The research conducted by Orzechowska, Zajaczkowska, Talarowska, and Galecki (2013) explored the problem of the adverse impact of stress on depression. The scholars indicated that the issue has started gaining increased attention in psychology and psychiatric research, as well as became important for healthcare providers to address. The study aimed the solve an important issue pertinent to nursing since depression can influence any patient (Zamanzadeh et al., 2014).
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The main objective of the research was to determine the most commonly used strategies of stress coping among people with depression as compared to healthy individuals. Studying mental health is crucial in the context of nursing because the treatment of a physical issue usually includes addressing psychological considerations.
Review of the Literature
In the literature review, the researchers have explored several topics pertinent to their study problem. The identification of stressors that trigger the development of depression and coping mechanisms for dealing with stressful situations have been explored in the context of the cognitive transactional model. If to look at the publication dates of references used in the study, the researchers have used an array of current and old articles. The main reason for this was the need to incorporate a diverse look on stress and depression, and the 1990s represented the beginning of advanced studies on this topic.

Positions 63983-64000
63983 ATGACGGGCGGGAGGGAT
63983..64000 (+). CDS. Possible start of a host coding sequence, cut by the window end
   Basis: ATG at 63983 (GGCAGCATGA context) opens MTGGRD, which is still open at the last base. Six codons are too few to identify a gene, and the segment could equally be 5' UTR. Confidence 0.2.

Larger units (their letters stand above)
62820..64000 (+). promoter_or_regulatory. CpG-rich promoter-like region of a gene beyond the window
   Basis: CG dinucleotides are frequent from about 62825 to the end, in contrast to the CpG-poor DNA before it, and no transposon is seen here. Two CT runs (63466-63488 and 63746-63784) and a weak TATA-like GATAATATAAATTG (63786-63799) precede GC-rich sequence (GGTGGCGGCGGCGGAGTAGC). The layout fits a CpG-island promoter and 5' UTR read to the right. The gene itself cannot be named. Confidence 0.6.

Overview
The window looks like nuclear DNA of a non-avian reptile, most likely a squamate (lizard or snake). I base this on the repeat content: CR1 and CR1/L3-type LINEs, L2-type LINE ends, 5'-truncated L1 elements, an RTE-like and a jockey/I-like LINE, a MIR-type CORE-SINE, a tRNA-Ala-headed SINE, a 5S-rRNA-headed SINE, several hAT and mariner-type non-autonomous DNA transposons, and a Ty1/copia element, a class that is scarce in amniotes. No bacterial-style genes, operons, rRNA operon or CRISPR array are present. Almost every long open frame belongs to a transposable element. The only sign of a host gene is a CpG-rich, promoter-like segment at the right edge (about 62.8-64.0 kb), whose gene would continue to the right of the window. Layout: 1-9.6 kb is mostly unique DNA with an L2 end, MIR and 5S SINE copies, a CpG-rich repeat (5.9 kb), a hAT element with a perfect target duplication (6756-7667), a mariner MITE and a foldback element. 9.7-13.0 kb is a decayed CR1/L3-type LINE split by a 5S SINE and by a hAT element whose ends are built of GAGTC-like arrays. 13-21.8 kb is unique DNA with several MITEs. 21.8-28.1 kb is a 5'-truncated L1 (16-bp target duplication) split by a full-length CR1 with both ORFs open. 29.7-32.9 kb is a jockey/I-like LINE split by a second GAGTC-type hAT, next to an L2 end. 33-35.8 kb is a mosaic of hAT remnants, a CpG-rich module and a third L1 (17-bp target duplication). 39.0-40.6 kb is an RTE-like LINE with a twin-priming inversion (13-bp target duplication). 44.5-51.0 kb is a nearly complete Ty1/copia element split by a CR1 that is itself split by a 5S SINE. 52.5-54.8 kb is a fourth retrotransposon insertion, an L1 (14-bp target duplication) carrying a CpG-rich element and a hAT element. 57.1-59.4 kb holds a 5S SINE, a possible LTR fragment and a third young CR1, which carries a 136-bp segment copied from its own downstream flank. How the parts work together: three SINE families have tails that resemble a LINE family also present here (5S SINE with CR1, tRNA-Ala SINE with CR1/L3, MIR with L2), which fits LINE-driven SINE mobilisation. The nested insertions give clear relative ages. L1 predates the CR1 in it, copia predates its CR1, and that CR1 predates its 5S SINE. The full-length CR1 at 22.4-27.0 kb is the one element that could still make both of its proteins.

The cognitive-transactional model was the main theoretical framework on which the researchers based their study. It explained that in order to cope with stress, patients had to implement consistent behavioral and cognitive efforts of dealing with internal and external demands, which are often “excessive or overwhelming” (Orzechowska et al., 2013, p. 1050). The theory has been drawn both from nursing and psychology to develop an overview of the most common methods of dealing with stress among depressive and non-depressive patients. The cognitive-transactional model was chosen as the main theoretical framework for the study because the process of coping with stress is responsive and dynamic, which means that strategies and coping methods can be substituted by others. Overall, the researchers focused on the individual activity of patients rather than the impact of their environments.
In the study, independent variables were the following: factors influencing the onset and progression of depression and patients’ diagnosis. Dependent variables included the strategies of stress coping among depressive and non-depressive patients. The list of these variables was extensive and included such strategies as planning, seeking social support, active coping, suppression, acceptance, and multiple others. No operational definitions to variables were given; however, Orzechowska et al. (2013) made sure to mention that the variables depended on patients’ abilities to deal with stress.